With maximum sustained winds of 130 kilometers per hour (80 miles), the tropical storm has gained strength and has already become a hurricane as it approaches the island, where it threatens heavy rains, flooding and mudslides.
With this decision, the President has ordered the Department of Homeland Security and the Federal Emergency Management Agency (FEMA) to carry out the necessary efforts to "save lives; protect property, health and public safety; and prevent a catastrophe in the 78 municipalities" of Puerto Rico.
The U.S. federal government will finance 75% of the emergency measures, according to a White House press release.
The U.S. National Hurricane Center (NHC) has reported that it is a category 1 hurricane, out of a total of 5 on the Saffir-Simpson scale.
Fiona is located 80 kilometers south of Ponce (Puerto Rico) and is moving northwest at 13 kilometers per hour.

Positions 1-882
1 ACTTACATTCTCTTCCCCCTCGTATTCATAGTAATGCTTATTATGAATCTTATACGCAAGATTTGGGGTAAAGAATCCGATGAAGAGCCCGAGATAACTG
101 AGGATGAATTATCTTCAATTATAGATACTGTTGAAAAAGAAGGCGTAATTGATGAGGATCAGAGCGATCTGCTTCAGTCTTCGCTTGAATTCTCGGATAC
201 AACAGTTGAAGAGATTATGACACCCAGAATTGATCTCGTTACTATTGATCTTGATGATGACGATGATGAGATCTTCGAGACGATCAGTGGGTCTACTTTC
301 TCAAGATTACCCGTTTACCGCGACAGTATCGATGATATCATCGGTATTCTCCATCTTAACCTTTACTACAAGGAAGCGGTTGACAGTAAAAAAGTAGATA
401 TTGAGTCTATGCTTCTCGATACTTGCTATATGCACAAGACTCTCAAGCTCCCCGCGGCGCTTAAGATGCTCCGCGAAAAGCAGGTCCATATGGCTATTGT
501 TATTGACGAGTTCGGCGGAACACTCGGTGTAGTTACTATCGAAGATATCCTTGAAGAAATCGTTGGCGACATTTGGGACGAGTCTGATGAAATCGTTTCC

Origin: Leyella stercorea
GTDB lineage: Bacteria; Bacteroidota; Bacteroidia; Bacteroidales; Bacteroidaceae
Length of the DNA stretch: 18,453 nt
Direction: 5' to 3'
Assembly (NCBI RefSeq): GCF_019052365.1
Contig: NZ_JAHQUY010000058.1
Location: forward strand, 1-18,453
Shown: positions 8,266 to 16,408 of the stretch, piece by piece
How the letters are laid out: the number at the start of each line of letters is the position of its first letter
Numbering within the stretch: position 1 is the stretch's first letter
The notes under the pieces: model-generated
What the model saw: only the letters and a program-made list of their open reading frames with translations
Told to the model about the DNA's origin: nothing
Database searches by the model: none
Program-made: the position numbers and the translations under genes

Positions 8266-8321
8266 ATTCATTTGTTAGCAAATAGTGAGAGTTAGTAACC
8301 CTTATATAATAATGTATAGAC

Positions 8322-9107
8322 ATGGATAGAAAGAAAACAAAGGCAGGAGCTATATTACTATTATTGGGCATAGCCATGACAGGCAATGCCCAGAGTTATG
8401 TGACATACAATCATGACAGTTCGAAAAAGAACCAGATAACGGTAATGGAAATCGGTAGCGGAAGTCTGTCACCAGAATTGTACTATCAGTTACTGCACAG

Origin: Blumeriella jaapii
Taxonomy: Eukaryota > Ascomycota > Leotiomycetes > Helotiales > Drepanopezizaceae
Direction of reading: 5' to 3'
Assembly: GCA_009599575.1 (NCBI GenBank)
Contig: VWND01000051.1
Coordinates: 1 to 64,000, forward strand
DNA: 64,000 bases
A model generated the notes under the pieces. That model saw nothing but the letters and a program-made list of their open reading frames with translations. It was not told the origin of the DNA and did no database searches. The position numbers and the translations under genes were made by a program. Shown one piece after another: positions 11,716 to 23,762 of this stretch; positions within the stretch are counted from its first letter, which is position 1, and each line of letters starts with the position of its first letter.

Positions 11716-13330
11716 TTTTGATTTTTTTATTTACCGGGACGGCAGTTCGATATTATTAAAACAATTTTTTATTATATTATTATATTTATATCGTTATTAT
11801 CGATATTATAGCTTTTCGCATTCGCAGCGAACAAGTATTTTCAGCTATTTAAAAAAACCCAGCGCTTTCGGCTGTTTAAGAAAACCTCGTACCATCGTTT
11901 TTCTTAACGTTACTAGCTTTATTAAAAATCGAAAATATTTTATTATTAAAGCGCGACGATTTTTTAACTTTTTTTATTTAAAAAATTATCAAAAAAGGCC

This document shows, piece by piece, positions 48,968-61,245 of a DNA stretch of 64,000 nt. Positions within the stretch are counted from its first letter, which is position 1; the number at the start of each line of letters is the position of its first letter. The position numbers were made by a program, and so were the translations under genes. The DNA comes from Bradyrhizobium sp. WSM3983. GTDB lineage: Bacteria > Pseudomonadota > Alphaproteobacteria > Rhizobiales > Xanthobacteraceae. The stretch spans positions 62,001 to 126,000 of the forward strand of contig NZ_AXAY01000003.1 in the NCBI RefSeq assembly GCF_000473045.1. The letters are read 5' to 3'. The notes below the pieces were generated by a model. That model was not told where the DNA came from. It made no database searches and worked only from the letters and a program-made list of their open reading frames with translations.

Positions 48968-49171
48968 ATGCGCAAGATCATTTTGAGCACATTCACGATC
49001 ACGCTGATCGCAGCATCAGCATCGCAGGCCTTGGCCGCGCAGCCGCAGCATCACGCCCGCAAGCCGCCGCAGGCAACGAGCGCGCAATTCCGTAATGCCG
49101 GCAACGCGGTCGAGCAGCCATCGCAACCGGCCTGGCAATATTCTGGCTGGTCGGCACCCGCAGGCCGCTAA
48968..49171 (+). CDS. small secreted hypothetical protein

The hurricane has "very dangerous winds" that are expected to affect first Puerto Rico and then the Dominican Republic.
These winds, it notes, are a risk for falling trees and branches that can also cause extensive damage to power lines and poles causing outages that could last from "a few to several days".
The NHC has lifted the hurricane warning for the U.S. Virgin Islands. After its passage over Puerto Rico, Fiona is forecast to move near the north coast of the Dominican Republic on Sunday night and Monday, and near or east of the Turks and Caicos Islands on Tuesday.